In the sweltering heat of the Egyptian sun, the pharaoh’s eyes are cold, like the icy, silent winters of Tarhuntassa. He sweeps his khopesh, slick with blood, high into the burning air, and heavy, dark gouts soar from his curved blade toward the pristine white pillars of the palace, where they land in a perfect arc, staining them the color of my love.
The taut muscles of his body, and his kilt are a canvas, splattered with the essence of the man who has sacrificed everything so I might live. Were it not my own love’s life the ink for such art, Ramesses’s work could almost be considered beautiful. Almost.
And when he comes to me tonight, will he think of this brutal battle as he is taking me, possessing me as his own? Will he speak of it, reminding me I was destined to be a queen, though not of Egypt, but of her enemy? Will he gloat about his triumph, not just over Egypt’s commander, but over Urhi-Teshub, the Crown Prince of Hatti, to whom I once belonged? The one, who far too late I learned, loved me. Though not like this. Never like this.
The image of Ramesses entering me, his body still drenched with the blood of my love fills my mind. I swallow the bile rising in my throat, tasting metal, the scent of butchery heavy in the enclosed space. I am able to see my bleak future. Once he has taken his fill of me, I will be sent away, like all the others, condemned to the corridors of his harem, to live in the shadows, forgotten, alone and unloved, with only this, my meager store of memories to comfort me.
My love fights on, for love, for honor, for us; his powerful body torn apart by the one who believes himself a god. I try to see the man who cradled me against him only a few hours ago, his tenderness as he made love to me for the first and last time. His mouth on mine, our souls entwining. He is unrecognizable. I blink back the tears burning in my eyes, ashamed. I promised I would not cry. But my chest is aching, and my throat is raw, the agony of holding the pain inside, exquisite. With every blow he suffers, I flinch. He bleeds outward, and I, inward. Together, we are dying.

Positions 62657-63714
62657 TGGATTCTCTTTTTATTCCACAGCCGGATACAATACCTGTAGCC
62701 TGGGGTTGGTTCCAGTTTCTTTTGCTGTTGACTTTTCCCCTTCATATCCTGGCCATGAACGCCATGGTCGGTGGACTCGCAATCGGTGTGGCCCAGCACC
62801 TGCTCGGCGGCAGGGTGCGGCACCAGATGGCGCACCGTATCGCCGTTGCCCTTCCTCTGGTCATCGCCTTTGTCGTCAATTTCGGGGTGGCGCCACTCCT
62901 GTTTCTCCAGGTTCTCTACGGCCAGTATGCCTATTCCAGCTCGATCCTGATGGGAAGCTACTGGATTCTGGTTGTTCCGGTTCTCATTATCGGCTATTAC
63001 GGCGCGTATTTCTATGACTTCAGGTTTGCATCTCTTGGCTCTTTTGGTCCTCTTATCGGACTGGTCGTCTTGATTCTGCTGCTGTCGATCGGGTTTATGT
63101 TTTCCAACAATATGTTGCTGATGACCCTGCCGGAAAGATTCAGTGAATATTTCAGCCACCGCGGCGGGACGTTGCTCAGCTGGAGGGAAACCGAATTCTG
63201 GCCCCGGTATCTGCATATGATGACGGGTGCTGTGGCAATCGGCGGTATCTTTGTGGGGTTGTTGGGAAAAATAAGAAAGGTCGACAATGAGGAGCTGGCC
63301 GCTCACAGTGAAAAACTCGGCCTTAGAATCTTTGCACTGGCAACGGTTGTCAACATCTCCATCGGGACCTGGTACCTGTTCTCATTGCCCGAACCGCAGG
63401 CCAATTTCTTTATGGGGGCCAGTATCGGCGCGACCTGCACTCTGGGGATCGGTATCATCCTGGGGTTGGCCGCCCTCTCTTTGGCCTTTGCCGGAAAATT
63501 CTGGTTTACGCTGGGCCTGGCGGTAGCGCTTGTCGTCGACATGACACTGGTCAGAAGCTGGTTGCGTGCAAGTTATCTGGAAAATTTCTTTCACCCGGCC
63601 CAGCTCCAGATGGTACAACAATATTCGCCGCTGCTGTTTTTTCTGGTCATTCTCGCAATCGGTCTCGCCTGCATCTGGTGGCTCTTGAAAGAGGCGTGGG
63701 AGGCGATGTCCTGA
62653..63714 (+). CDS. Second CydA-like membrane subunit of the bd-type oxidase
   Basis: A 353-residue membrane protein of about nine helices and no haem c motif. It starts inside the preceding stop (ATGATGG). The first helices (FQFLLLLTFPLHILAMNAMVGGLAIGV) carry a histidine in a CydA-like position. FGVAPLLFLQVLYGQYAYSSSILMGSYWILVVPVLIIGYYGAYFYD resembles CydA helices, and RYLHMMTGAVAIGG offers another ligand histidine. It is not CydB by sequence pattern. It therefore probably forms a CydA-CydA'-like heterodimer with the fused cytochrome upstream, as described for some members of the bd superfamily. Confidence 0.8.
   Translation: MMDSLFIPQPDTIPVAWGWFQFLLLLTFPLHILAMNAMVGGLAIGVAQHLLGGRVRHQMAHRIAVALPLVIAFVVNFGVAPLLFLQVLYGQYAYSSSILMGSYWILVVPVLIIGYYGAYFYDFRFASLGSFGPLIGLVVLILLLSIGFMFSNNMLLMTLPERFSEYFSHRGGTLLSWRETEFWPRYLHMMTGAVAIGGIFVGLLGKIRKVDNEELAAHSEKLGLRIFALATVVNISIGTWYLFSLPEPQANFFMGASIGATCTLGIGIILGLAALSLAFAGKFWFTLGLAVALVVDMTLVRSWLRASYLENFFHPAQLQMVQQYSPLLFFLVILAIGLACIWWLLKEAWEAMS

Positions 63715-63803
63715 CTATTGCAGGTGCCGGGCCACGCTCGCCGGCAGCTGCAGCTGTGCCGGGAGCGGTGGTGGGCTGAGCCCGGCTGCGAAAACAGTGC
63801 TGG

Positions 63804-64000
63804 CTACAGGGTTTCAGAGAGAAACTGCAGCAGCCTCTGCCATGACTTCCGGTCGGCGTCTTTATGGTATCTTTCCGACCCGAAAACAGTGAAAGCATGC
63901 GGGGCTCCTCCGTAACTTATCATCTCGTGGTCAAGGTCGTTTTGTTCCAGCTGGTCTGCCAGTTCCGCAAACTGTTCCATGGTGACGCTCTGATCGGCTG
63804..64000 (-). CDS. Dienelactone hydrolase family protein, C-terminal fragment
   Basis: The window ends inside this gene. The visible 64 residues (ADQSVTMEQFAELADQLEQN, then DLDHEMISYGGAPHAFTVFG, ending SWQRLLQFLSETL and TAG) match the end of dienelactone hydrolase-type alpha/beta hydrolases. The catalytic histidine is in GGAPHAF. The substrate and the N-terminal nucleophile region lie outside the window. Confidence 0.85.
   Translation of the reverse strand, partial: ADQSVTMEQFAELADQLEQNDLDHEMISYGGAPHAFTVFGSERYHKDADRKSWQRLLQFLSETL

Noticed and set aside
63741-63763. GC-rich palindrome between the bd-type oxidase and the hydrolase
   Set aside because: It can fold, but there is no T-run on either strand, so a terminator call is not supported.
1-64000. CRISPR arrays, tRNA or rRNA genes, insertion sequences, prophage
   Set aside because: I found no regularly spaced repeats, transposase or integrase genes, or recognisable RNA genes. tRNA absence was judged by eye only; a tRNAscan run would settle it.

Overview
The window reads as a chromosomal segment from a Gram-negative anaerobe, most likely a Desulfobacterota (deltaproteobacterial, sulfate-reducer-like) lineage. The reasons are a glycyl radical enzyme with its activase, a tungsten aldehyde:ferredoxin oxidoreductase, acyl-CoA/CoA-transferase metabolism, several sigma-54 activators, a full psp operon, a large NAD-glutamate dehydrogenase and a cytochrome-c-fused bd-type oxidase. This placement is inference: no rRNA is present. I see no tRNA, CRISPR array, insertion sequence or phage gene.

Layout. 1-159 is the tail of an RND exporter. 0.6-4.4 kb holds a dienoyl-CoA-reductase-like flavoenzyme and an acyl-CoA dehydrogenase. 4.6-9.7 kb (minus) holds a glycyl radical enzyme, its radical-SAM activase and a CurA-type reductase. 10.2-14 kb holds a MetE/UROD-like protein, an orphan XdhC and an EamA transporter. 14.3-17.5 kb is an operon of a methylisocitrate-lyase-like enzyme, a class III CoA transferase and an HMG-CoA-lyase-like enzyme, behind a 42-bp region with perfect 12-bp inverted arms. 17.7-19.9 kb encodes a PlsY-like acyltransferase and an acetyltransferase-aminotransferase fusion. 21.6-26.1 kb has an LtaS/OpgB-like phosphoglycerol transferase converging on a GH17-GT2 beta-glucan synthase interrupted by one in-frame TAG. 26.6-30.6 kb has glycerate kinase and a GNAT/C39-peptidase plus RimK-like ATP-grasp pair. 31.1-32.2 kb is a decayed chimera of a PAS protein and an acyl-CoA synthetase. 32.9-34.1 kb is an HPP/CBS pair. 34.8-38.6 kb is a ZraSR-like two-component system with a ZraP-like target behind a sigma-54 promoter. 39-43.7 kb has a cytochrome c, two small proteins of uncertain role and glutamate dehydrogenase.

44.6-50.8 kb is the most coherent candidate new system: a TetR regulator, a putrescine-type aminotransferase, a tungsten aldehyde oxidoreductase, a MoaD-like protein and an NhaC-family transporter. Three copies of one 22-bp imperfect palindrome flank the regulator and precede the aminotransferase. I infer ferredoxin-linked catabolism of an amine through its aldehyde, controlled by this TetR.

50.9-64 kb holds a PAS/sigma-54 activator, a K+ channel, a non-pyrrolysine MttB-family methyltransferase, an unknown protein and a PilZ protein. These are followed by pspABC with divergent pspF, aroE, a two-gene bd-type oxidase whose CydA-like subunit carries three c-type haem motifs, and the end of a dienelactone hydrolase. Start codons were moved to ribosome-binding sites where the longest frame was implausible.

Powerless, just as I have always been, I watch them battle, my hands clenched into fists, my fingernails cutting into my palms. The one I love, despite knowing his fate, remains steadfast, valiant, and honorable against the relentless onslaught of the pharaoh, who must cheat to bring down Egypt’s indomitable commander.
Beneath their sandaled feet, the pristine white sand turns red, drinking up the fluid of my love’s life, thirsty in this accursed heat. Another savage assault and Ramesses’s khopesh slices deep, carving into bone, becoming stuck. He staggers, struggling to free his blade. He heaves once, twice, grunting with the effort. It is a nightmare. With a sickening snap his sword bursts free and my love, reviving from shock, roars in agony.
My thoughts splinter. I imagine myself kneeling in the soaking black-dark sand, gathering up his life essence, drawing it into the material of my gown so I can return it to him, drop by precious drop.
My love rallies, but Ramesses plays foul once more. Overcome, my love falls to his knee. He looks at me, his chest heaving, his breathing ragged in the thick, claustrophobic air. I see his suffering, not just from his pain, but from knowing he will soon face his annihilation as the gods claim his debt, separating our souls for eternity.
I step onto the grounds, desperate to go to him, to ease his pain, the memory of our first encounter exploding into my thoughts; the long, cold night I spent tending his injuries, fighting his delirium, struggling to keep him alive. The night he tried to kill me. Our love, born in violence, dying in violence.
He calls to me, my name on his lips ragged and bloody. His final words tear me apart. I feel a forbidden tear slip free, hot against my face.
Furious, Ramesses roars and strikes him down, and the one who sacrificed everything to hold my heart in his hands for the briefest space in time falls to the ground, dying.
Numb, I watch Ramesses as he staggers, panting, staring battle-blind at his butchered commander. A bright gleam pierces my blurring vision. I shove away my tears. In the burning light, a fallen dagger, forgotten—like me—beckons.
I beg the gods for forgiveness, and run.
Click Follow to receive emails when this author adds content on Bublish